Ms. Warner was the only architect on the committee. Asked what efforts were made to include the wider Island building trades and architectural community, Martha's Vineyard Commission executive director Mark London pointed to his conversations with architect Chuck Sullivan. "We talked about how the proposed policy might be applied and what techniques were realistic on an operational basis, so that the whole thing would be designed to not be overly burdensome on builders," Mr. London said.
"This has had input from about as wide an Island-wide basis as you can get," said Mr. Cabana.. "What makes this important to the Martha's Vineyard Commission is this is an energy policy statement - it is a specific energy policy statement that has to do with residential construction, and it should be a guideline that the towns may want to follow or not follow."
Moreover, he added, "Yes, it does cost money, but the towns don't have to put building inspectors on it - they don't have to do anything."
John Abrams, president of South Mountain Company in West Tisbury, is a building contractor who also specializes in alternative energy. The energy subcommittee tapped him as one of Martha's Vineyard's veteran environmental and energy activists for input on the policy.
"I think it's a great step in the right direction - it's only a step," Mr. Abrams commented after his initial review of the draft policy. "There's a tremendous amount of the type of development that is happening to which this does not apply. I do think it's a good forward step, and once people get used to it, it won't be too rigorous."
Not many years ago, applying for a building permit required nothing more than filling out and submitting a form, Mr. Abrams said. "Now, we have to make sure through that process that buildings comply with the Mass energy code, and everybody's used to that," he added. "In a way, anything that pushes us to put more up front into our buildings, that gets us to reduce long-term operating costs, is going to pay back in spades and more than we ever imagined, I believe."
As for added costs, Mr. Abrams said, "It all depends - many people are building at or close to this already. If they're not doing a good job, many may be unhappy at the level demanded."
Mr. Veno said the new policy would raise the level of environmental awareness for applicants who would be free to follow it or not. The commission will evaluate the applicant's efforts in that regard when weighing its benefits and detriments, he said.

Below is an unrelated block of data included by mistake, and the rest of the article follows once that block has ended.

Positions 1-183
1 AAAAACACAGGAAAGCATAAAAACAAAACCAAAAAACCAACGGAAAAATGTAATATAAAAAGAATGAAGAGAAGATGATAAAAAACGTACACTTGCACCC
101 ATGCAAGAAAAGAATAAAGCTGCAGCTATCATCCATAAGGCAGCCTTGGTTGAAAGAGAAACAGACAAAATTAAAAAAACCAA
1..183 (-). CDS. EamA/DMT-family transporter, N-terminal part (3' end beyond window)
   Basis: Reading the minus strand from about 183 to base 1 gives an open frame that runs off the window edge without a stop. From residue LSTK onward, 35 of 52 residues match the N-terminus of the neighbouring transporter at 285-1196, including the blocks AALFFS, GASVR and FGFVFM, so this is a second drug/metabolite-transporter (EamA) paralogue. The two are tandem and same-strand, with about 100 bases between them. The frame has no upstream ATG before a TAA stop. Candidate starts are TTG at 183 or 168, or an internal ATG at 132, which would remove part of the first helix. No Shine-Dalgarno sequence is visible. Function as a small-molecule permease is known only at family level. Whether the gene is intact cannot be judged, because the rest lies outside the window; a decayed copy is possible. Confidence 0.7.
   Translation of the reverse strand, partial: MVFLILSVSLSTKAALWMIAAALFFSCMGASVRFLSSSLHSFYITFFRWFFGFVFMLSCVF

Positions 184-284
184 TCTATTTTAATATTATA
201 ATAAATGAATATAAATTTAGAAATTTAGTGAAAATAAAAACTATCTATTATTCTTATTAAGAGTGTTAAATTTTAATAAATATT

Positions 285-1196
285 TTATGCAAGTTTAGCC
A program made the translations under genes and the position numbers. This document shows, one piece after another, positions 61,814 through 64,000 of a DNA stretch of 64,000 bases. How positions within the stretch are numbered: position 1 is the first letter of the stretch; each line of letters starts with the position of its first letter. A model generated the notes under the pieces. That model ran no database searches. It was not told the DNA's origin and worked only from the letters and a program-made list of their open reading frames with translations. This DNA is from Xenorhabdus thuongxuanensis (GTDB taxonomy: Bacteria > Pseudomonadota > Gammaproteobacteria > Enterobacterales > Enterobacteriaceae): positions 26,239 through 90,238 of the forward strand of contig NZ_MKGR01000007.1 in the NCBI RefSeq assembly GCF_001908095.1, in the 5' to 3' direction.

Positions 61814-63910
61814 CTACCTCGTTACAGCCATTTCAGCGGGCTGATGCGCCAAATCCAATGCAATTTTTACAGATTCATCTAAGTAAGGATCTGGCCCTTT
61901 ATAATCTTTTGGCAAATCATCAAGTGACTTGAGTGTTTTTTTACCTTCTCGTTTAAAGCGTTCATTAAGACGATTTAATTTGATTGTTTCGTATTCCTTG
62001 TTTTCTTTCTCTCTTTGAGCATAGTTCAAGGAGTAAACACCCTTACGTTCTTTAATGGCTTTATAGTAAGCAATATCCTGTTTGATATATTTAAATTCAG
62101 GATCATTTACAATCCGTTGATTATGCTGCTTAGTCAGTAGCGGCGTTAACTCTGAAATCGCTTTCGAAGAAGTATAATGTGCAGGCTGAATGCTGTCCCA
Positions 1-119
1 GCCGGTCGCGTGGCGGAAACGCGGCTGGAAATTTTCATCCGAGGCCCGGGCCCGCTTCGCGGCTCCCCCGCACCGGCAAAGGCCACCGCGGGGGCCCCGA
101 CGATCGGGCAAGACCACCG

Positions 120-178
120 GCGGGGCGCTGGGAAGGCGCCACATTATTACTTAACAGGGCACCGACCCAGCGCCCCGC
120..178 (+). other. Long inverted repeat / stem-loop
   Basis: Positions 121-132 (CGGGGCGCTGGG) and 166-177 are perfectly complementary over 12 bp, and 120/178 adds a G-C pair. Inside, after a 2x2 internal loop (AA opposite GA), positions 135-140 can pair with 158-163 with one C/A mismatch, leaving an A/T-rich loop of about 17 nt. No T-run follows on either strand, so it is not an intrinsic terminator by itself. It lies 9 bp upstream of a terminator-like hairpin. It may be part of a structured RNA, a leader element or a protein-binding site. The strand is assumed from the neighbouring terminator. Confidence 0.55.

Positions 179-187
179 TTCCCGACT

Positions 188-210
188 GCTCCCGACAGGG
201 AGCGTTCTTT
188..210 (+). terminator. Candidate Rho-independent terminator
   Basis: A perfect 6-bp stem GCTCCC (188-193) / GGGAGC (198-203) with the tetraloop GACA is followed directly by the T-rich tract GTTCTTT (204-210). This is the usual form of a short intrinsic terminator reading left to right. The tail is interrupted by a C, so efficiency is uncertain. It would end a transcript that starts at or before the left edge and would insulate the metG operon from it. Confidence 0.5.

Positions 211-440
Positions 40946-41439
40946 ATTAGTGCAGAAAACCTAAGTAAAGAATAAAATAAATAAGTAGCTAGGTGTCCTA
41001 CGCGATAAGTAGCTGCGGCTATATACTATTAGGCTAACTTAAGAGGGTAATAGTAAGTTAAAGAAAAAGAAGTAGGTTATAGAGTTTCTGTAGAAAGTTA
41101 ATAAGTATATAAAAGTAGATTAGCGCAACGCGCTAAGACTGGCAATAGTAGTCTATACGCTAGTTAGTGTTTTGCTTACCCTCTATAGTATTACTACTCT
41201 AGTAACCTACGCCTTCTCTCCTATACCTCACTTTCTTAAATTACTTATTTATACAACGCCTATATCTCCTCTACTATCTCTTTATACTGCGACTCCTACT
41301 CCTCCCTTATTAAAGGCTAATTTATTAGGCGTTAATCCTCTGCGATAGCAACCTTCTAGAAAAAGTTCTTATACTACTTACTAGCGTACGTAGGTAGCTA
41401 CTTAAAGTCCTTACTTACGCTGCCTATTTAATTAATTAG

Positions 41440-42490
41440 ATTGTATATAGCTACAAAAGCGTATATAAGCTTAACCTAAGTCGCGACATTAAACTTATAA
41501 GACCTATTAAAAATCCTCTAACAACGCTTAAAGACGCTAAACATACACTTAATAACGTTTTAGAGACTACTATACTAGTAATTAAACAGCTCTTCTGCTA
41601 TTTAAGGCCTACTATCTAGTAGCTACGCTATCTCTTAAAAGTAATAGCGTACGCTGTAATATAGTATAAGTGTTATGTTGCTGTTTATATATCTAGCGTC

During the commission's DRI review of the YMCA's proposed new facility in 2007, the Y leadership offered to pursue energy initiatives to achieve a silver-level LEED certification for the project.
As the owner of Baumhofer Builders and the YMCA's vice president and facilities committee chairman, Mark Baumhofer is very familiar with LEED requirements.
Asked for comments on LEED costs when the Martha's Vineyard Commission initially drafted its policy, Mr. Baumhofer estimated that administrate LEED work might run about $100,000 on a commercial year-long project. "That's just the paperwork - not inspection - not a dime one going into cost of materials you use," he said. "The Y is putting a dollar figure of 5 percent of the total cost of the project for doing those initiatives - depending on the cost of your project, it could go to 10 percent."
Mr. Veno said the energy subcommittee ultimately decided that although LEED is very involved, it really addresses the gamut of energy and resource conservation issues. "That pertains or applies to only the larger projects, recognizing that LEED is involved and there is a cost to that, but with the larger projects, the costs can be recovered," Mr. Veno said.
The December 4 public hearing starts at 7:45 pm in the meeting room at the Martha's Vineyard Commission's offices on New York Avenue in Oak Bluffs. Comments may be submitted in writing before the hearing, or until noon on Monday, December 10, to the Martha's Vineyard Commission, P.O. Box 1447, 33 New York Ave., Oak Bluffs, MA 02557.
Depending on the amount of public testimony and whether the hearing is concluded on December 4, the Martha's Vineyard Commission has scheduled its deliberations and decision on the policy for 7:30 pm on December 18.